The addition to the verdict of the words, "and the defendant is guilty of deliberate negligence," does not affect the situation, even if such a special verdict be legal and even if "deliberate negligence" should be interpreted to mean the same thing as "willful and malicious injury" to property, since bankrupt's default operated as an admission only of material facts which were well and properly pleaded in Huff's original petition and which were necessary to support the verdict, and since there were no allegations therein of willful and malicious injury to property nor evidence to establish same. Summerour v. Medlin, 48 Ga.App. 403, 172 S.E. 836.
But there is a wide difference between the meaning of "deliberate negligence" and "willful and malicious injury to the person or property." A person may be deliberately negligent in trying to pass a bus, as alleged of bankrupt in the state suit; but that does not necessarily mean that he deliberately intended to injure another person or property. Ely v. O'Dell, 146 Wash. 667, 264 P. 715, 57 A.L.R. 151, 11 A.B.R. (N.S.) 474; In re Rubiniec (D.C.W.D. N.Y.) 2 F. Supp. 632, 21 A.B.R.(N.S.) 624; Rogers v. Doody, 119 Conn. 532, 178 A. 51, 28 A.B.R.(N.S.) 689.
Judgments for injuries to person or property caused by the negligence of bankrupt, however great his negligence may have been, and whether he was in an intoxicated condition or not, are dischargeable in bankruptcy, unless his acts amounted to willful and malicious injury to person or property. Lewis v. Roberts, 267 U.S. 467, 45 S. Ct. 357, 69 L. Ed. 739, 37 A.L.R. 1440; Rogers v. Doody, 119 Conn. 532, 178 A. 51, 28 A.B.R.(N.S.) 689.
The record and evidence in this case show that bankrupt did not willfully and maliciously injure Huff's property. The judgment against bankrupt, therefore, was a provable debt dischargeable in bankruptcy. The evidence and record further show that the judgment against defendant is being prosecuted in the state courts by the issuance of garnishments and that Huff threatens and intends to continue to run periodic garnishments against bankrupt's wages until the judgment is satisfied and to otherwise harass bankrupt and put his job in jeopardy. In this situation bankrupt is entitled to relief, and this court has jurisdiction to grant same. Local Loan Co. v. Hunt, 292 U.S. 234, 54 S. Ct. 695, 78 L. Ed. 1230, 93 A.L.R. 195.
An order will be entered to this effect.
The cases against the other two defendants, Bowden and Hendrix, are substantially the same, present substantially the same issues, and the same reasoning and the authorities above cited are applicable.
These two defendants likewise filed suit in the city court of La Grange for personal injuries received in the same accident, upon which default verdicts and judgments were entered on September 13, 1935. Their petitions are couched in the same language except as to the description of their injuries and the amount of damages claimed. Reference to their petitions shows that the accident was alleged to have happened in the following manner:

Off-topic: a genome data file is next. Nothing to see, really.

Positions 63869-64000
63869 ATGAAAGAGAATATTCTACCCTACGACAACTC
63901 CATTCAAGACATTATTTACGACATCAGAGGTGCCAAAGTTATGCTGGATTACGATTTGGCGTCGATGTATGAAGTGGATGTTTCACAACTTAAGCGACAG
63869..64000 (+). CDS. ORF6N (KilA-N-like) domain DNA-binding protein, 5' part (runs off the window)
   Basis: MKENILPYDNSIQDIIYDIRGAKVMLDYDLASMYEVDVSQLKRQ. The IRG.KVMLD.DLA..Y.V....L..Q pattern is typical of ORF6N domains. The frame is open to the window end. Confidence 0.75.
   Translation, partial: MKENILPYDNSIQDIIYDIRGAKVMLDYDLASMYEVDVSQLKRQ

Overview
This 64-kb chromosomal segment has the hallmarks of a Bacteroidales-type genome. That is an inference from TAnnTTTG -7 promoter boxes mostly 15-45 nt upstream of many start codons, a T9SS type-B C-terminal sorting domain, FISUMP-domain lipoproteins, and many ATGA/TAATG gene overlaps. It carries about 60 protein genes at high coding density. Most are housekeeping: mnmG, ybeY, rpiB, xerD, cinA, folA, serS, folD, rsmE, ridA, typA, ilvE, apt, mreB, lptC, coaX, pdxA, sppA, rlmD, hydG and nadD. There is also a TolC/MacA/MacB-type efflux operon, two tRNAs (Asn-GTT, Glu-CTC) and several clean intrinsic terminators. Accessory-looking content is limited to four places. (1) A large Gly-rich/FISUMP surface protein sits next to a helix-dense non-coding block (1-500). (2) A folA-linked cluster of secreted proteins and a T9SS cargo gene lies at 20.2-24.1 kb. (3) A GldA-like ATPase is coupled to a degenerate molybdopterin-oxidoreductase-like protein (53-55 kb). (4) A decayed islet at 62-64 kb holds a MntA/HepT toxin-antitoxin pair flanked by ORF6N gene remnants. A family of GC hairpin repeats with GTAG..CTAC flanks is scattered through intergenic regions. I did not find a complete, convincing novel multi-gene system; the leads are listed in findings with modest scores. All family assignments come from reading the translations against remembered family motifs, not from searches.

Bankrupt was driving an automobile at the rate of 50 to 60 miles per hour, in violation of a city ordinance. (Paragraph 6 of petitions.) He "suddenly swung and turned the automobile he was driving from the righthand side of the road over to the lefthand side and began to pass" a school bus "by increasing his speed." (Paragraph 7 of petitions.) This maneuver, together with the willful, malicious, and utter disregard of plaintiff's presence on the highway by the defendant caused defendant to run his automobile "into, on to and against the automobile in which your petitioner *880 was riding, negligently, wrongfully, unlawfully and willfully striking said automobile." (Paragraph 8 of petitions.) Bankrupt "was operating the said automobile while intoxicated" (paragraph 9 of petitions); and "failed to determine that plaintiff was approaching in the opposite direction along the highway before defendant suddenly attempted to dart and leer out of the line of traffic and pass the said school bus" (paragraph 11 of petitions); and "failed to keep proper lookout so as to avoid running into plaintiff after discovering his presence on the highway" (paragraph 12 of petitions); and "failed to exercise any degree of care in that he was operating said automobile at such a rapid rate of speed and in such a dangerous and negligent manner that he could not control same so as to avoid colliding with your petitioner" (paragraph 13 of petitions).
These are all the substantial facts alleged as to the cause of the accident, and the prayers of the petitions were based thereon.
It clearly appears from the foregoing that the acts of bankrupt did not constitute willful and malicious injury to the person and property of Bowden and Hendrix, but amounted merely to simple negligence of the bankrupt. The allegations of the petitions negative any willful and intentional purpose of defendant to injure defendants and clearly show, as alleged in paragraph 12, that bankrupt "failed to keep proper outlook," and, as alleged in paragraph 13, "that he could not control the same so as to avoid colliding with your petitioner."
The verdicts in the two cases of Bowden and Hendrix were simple money judgments for much less than the amounts sued for in the petitions, and did not purport to find the degree of negligence.
I find, therefore, that in the cases of Bowden and Hendrix, as well as in the case of Huff, the injuries complained of were not willful and malicious injuries inflicted by bankrupt upon the persons and property of said defendants; that the judgments obtained in the state court were debts which were provable and dischargeable in bankruptcy; and that bankrupt should have the same relief against Bowden and Hendrix as the court has found he was entitled to as against Huff.
Orders in conformity to the above will be entered in the cases.